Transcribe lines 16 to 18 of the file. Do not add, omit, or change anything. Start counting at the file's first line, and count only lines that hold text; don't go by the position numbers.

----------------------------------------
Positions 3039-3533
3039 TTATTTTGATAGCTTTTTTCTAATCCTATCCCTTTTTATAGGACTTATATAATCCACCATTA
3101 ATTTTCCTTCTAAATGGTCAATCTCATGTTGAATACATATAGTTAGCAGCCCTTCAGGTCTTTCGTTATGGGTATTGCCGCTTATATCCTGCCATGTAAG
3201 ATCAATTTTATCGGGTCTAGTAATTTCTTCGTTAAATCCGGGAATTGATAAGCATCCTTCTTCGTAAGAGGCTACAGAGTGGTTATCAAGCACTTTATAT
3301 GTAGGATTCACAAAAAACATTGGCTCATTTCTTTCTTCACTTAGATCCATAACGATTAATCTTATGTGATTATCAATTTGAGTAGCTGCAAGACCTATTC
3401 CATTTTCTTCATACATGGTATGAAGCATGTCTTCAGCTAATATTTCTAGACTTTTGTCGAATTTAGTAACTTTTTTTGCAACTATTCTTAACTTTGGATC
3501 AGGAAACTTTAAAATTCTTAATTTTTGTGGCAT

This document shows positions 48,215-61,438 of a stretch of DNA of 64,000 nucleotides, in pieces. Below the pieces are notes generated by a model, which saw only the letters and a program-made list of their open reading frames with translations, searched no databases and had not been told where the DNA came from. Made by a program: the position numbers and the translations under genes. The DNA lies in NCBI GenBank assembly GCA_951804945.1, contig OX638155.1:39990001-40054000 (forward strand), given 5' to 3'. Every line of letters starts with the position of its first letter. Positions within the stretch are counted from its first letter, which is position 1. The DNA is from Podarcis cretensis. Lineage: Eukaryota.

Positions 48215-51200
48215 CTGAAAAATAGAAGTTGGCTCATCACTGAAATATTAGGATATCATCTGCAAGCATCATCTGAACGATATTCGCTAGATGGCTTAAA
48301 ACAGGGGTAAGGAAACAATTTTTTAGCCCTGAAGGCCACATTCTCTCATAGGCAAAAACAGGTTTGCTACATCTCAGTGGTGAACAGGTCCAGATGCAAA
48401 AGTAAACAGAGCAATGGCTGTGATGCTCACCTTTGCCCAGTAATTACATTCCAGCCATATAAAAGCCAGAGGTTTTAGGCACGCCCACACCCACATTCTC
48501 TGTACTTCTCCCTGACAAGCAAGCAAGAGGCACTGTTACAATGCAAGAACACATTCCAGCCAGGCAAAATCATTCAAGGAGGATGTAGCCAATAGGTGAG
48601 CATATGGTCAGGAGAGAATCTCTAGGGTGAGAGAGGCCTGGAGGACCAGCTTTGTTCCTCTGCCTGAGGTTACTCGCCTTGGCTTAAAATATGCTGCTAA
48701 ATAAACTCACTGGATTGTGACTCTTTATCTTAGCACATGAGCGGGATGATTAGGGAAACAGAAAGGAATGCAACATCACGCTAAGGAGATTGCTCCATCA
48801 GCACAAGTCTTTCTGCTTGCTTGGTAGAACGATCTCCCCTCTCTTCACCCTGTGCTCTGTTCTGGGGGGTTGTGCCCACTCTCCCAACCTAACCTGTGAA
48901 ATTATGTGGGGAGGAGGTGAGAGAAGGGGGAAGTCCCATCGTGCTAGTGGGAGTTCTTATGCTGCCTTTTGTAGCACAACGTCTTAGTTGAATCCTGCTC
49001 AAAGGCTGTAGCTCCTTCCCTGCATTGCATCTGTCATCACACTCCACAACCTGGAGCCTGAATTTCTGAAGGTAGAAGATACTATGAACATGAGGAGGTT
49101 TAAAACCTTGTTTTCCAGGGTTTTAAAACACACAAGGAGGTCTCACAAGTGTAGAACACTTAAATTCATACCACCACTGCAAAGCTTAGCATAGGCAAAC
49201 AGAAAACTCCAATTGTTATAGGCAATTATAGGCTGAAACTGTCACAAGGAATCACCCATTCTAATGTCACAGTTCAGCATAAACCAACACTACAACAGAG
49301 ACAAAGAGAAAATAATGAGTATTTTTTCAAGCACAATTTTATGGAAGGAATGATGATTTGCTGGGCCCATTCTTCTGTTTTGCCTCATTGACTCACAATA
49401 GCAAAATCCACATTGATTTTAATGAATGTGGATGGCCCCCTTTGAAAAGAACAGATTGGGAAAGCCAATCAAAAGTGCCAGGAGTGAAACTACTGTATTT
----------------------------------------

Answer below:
48801 GCACAAGTCTTTCTGCTTGCTTGGTAGAACGATCTCCCCTCTCTTCACCCTGTGCTCTGTTCTGGGGGGTTGTGCCCACTCTCCCAACCTAACCTGTGAA
48901 ATTATGTGGGGAGGAGGTGAGAGAAGGGGGAAGTCCCATCGTGCTAGTGGGAGTTCTTATGCTGCCTTTTGTAGCACAACGTCTTAGTTGAATCCTGCTC
49001 AAAGGCTGTAGCTCCTTCCCTGCATTGCATCTGTCATCACACTCCACAACCTGGAGCCTGAATTTCTGAAGGTAGAAGATACTATGAACATGAGGAGGTT